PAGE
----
Coercion vs A Little Less Coercion: The political choice set

I was watching CNBC’s Meet the Press from this past weekend and I couldn’t help feeling a sense of utter disappointment and dread watching four senators debate the US healthcare bill

It made me realise again just how deprived of choice the American voter actually is.  The liberals Dick Durbin and Dianne Feinstein were as illogical and economically incoherent as always, but the folks supposedly standing up for freedom, Joe Lieberman and Kay Bailey Hutchison, instead stood up for, well, a little less illogic and a little less incoherence. 

As is only fair there were two Dems and two Republicans (ok Lieberman is an “Independent” but he was batting for the GOP team on this occasion) scrapping it out in the usual pedestrian passive-aggressive our-‘friends’-on-the-other-side-of-the-aisle kind of way. 

It struck me that among the mainstream Dem and GOP leaders, there isn’t really any debate at all about nationalising healthcare in America.  Instead there is a petty scrap about who’s lying about the “real” cost of socialised healthcare, how best to “fix” a broken system, and how best to amend the current bill so that it “works”. 

This is such a dead-end political argument and is actually symbolic of the worst aspects of government oversight in the economy.  Both sides in reality cannot see government getting out of healthcare; it’s just that the Dems want a lot more government and the GOP not so much.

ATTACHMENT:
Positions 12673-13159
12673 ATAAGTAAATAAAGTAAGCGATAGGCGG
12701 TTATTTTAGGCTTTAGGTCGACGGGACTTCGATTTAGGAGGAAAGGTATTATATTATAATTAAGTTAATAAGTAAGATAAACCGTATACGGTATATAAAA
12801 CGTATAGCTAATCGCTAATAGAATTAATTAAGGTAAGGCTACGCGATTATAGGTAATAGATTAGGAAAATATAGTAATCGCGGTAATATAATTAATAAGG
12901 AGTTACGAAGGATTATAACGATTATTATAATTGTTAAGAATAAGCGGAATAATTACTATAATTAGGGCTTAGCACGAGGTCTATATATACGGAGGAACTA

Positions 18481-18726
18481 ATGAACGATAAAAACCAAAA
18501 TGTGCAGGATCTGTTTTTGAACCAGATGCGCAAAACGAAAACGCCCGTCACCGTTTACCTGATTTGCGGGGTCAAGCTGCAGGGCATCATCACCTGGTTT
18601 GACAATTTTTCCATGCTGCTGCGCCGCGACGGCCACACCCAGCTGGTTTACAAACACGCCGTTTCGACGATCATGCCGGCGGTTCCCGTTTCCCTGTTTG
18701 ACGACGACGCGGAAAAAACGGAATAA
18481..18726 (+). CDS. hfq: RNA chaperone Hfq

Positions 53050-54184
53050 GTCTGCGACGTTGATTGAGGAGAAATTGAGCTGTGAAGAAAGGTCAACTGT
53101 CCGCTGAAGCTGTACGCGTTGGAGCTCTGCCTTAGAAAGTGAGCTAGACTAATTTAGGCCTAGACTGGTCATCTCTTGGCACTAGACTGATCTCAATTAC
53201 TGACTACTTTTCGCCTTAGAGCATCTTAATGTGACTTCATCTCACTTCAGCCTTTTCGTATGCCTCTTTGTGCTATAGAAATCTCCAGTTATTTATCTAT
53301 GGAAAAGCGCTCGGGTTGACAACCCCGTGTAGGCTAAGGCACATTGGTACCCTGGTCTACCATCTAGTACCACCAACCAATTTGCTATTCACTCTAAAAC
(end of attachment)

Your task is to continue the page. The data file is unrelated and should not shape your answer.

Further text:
But when the GOP argues it in these terms no-one really benefits. 

Most Republicans talk about smaller government but not so much about freedom.  On the political-economic spectrum many of them are not so much advocates of freedom but rather just a little less coercion than the guy on the other side of the aisle advocates.  Its this approach that explains why the GOP is languishing so badly right now.  The party can make a comeback, but not with the current dull crop. 

The republicans need to become, outright, the party of genuine freedom again.  Right now Ron Paul is one of the few standing up for genuine freedom and railing against the coercive state in the US.  This 7-8 minute video is worth watching for some sensible insights into the real healthcare debate, not the pseudo-debate happening on Capitol Hill.


So, how should the GOP be attacking this Democrat bill?  Right at it’s fundamental core. 

1) Firstly, on principal the bill should be rejected due to its sheer Orwellian complexity.  Below is just 1 small paragraph from the now nearly 2,000 page healthcare bill (yes, it’s that large) tabled before the Senate.  As a good friend says, “If you accept that some firms are “too big to fail”, then you have to accept that some bills are too large to pass.”